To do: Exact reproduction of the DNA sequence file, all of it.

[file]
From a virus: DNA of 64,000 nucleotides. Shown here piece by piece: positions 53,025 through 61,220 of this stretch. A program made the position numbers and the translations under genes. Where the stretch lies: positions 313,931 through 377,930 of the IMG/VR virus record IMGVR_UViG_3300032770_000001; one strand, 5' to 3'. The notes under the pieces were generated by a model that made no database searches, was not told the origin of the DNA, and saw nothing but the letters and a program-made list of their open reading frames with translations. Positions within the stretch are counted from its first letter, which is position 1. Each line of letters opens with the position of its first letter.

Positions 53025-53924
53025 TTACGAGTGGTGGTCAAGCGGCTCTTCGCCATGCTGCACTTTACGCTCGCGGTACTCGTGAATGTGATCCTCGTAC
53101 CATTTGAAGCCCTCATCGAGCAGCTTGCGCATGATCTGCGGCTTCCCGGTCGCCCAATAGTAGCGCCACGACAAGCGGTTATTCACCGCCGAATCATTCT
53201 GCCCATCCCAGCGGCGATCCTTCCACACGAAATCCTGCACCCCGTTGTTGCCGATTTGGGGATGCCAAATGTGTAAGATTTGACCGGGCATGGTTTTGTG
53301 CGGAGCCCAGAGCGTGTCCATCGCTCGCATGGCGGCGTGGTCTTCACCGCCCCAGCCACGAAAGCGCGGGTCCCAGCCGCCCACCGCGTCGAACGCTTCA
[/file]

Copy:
From a virus: DNA of 64,000 nucleotides. Shown here piece by piece: positions 53,025 through 61,220 of this stretch. A program made the position numbers and the translations under genes. Where the stretch lies: positions 313,931 through 377,930 of the IMG/VR virus record IMGVR_UViG_3300032770_000001; one strand, 5' to 3'. The notes under the pieces were generated by a model that made no database searches, was not told the origin of the DNA, and saw nothing but the letters and a program-made list of their open reading frames with translations. Positions within the stretch are counted from its first letter, which is position 1. Each line of letters opens with the position of its first letter.

Positions 53025-53924
53025 TTACGAGTGGTGGTCAAGCGGCTCTTCGCCATGCTGCACTTTACGCTCGCGGTACTCGTGAATGTGATCCTCGTAC
53101 CATTTGAAGCCCTCATCGAGCAGCTTGCGCATGATCTGCGGCTTCCCGGTCGCCCAATAGTAGCGCCACGACAAGCGGTTATTCACCGCCGAATCATTCT
53201 GCCCATCCCAGCGGCGATCCTTCCACACGAAATCCTGCACCCCGTTGTTGCCGATTTGGGGATGCCAAATGTGTAAGATTTGACCGGGCATGGTTTTGTG
53301 CGGAGCCCAGAGCGTGTCCATCGCTCGCATGGCGGCGTGGTCTTCACCGCCCCAGCCACGAAAGCGCGGGTCCCAGCCGCCCACCGCGTCGAACGCTTCA